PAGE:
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The two Philharmonic Societies have had concerts this week ; the Old at the Hanover Square Booms on Monday, the New at Exeter Hall on Wednesday.
The Old Society's concert was rendered remarkable by the large por- tion of it devoted to the music of Berlioz. As he is in London at pre- sent, superintending the rehearsals of his Denvenuto Cellini at the Royal Italian Opera, the Society paid him the compliment of bringing forward several of his compositions and requesting him to direct their perform- ance. They formed the whole first act of the concert. The first of them, the symphony entitled "Harold in Italy," appears to be only a portion (for Berlioz is large in his conceptions) of an exten- sive design never completed—a musical instead of a poetical Childe Harold ; carrying his hero through various regions, and not only paint- ing the scenes and objects he surveyed, but also expressing his own thoughts and feelings suggested by them. Thus the "Harold in Italy" may be regarded as a canto of an unfinished poem. The successive scenes are described by the orchestra ; and the pensive traveller, passing through them, is represented by one instrument, of a very marked tone and character, the viola, which is heard soliloquizing, as it were, through- out the whole piece. We have Harold among the wild passes of the Appenines ; we have him listening, in succession, to the tread of a body of pilgrims singing their evening hymn, to a mountaineer's serenade to his Mistress, and to the wild orgies of a band of brigands. There is much poetry in this design ; and the painting, though vague, as musical painting must always be, is intelligible when once we know what it is meant to repre- sent.. Some portions, which come fairly within the domain of music, are strikingly picturesque ; particularly the measured tread of the pilgrims accompanying their evening hymn, a quaint little tune repeated again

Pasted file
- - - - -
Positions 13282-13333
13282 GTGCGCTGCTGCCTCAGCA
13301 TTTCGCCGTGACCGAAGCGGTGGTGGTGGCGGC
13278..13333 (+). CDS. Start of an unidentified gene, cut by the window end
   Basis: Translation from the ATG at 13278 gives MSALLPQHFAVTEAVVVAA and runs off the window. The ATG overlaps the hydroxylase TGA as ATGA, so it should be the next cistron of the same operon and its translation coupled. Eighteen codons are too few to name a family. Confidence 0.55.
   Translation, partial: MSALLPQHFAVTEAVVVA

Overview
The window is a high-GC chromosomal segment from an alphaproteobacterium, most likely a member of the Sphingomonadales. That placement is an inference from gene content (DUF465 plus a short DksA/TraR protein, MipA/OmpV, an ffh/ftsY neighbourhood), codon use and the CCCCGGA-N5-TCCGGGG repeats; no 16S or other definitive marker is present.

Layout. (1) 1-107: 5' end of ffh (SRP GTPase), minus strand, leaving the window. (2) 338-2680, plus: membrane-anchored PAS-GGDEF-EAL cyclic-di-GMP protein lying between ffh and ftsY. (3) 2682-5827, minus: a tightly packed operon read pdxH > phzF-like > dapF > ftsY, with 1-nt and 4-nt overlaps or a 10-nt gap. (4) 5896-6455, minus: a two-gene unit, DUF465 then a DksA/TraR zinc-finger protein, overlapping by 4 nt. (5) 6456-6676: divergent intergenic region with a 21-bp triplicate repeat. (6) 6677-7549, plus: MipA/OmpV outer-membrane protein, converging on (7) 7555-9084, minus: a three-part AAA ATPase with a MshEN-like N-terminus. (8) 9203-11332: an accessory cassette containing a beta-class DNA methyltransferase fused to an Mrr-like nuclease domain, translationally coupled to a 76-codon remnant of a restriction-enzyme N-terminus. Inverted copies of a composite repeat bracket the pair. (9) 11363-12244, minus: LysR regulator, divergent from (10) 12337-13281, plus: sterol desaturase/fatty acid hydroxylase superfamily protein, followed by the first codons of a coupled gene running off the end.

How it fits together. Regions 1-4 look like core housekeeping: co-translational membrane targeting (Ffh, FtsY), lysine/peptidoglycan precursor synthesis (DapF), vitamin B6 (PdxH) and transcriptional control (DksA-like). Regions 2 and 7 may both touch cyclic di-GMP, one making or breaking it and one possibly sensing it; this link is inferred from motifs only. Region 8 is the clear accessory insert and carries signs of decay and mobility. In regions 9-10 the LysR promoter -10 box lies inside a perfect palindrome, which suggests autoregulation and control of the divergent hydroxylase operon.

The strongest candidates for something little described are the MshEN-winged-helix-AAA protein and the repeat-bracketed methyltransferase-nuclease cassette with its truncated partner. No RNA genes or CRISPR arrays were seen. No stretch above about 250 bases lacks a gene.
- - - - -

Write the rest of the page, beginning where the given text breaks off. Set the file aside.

and again with ever-changing harmony and effect. You hear the foot- steps and the melody dying gradually away till they mie(Ipet‘ in the dis- tance. The effect of this was charming, and so was theit bf the Calabrian lover's serenade : but the " orgie of brigands," which wound up the whole, was music run mad—such a jumble of frightfiA arises that we could scarcely resist the desire to stop our ears. The next piece was an air'etilled "The Repose of the Holy Family," of a simple and pastoral kind ; sweetly sung by Gardoni, with the most delicious orchestral Ac-